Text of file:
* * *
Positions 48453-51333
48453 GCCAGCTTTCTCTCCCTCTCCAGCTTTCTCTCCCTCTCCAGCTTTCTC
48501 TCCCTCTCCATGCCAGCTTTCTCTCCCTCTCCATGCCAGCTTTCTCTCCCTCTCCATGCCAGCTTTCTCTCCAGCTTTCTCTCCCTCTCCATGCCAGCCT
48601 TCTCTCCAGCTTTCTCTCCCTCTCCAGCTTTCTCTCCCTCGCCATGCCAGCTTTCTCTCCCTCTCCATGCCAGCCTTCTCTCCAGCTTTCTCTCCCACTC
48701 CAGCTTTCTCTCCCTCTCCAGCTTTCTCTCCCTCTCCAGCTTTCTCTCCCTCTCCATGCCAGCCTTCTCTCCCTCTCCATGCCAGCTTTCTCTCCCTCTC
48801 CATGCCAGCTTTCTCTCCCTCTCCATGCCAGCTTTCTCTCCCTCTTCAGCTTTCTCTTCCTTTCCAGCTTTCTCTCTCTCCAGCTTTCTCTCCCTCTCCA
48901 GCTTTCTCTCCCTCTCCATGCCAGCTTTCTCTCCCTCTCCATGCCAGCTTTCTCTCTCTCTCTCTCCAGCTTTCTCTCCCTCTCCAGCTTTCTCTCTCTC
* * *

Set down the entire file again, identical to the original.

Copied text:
Positions 48453-51333
48453 GCCAGCTTTCTCTCCCTCTCCAGCTTTCTCTCCCTCTCCAGCTTTCTC
48501 TCCCTCTCCATGCCAGCTTTCTCTCCCTCTCCATGCCAGCTTTCTCTCCCTCTCCATGCCAGCTTTCTCTCCAGCTTTCTCTCCCTCTCCATGCCAGCCT
48601 TCTCTCCAGCTTTCTCTCCCTCTCCAGCTTTCTCTCCCTCGCCATGCCAGCTTTCTCTCCCTCTCCATGCCAGCCTTCTCTCCAGCTTTCTCTCCCACTC
48701 CAGCTTTCTCTCCCTCTCCAGCTTTCTCTCCCTCTCCAGCTTTCTCTCCCTCTCCATGCCAGCCTTCTCTCCCTCTCCATGCCAGCTTTCTCTCCCTCTC
48801 CATGCCAGCTTTCTCTCCCTCTCCATGCCAGCTTTCTCTCCCTCTTCAGCTTTCTCTTCCTTTCCAGCTTTCTCTCTCTCCAGCTTTCTCTCCCTCTCCA
48901 GCTTTCTCTCCCTCTCCATGCCAGCTTTCTCTCCCTCTCCATGCCAGCTTTCTCTCTCTCTCTCTCCAGCTTTCTCTCCCTCTCCAGCTTTCTCTCTCTC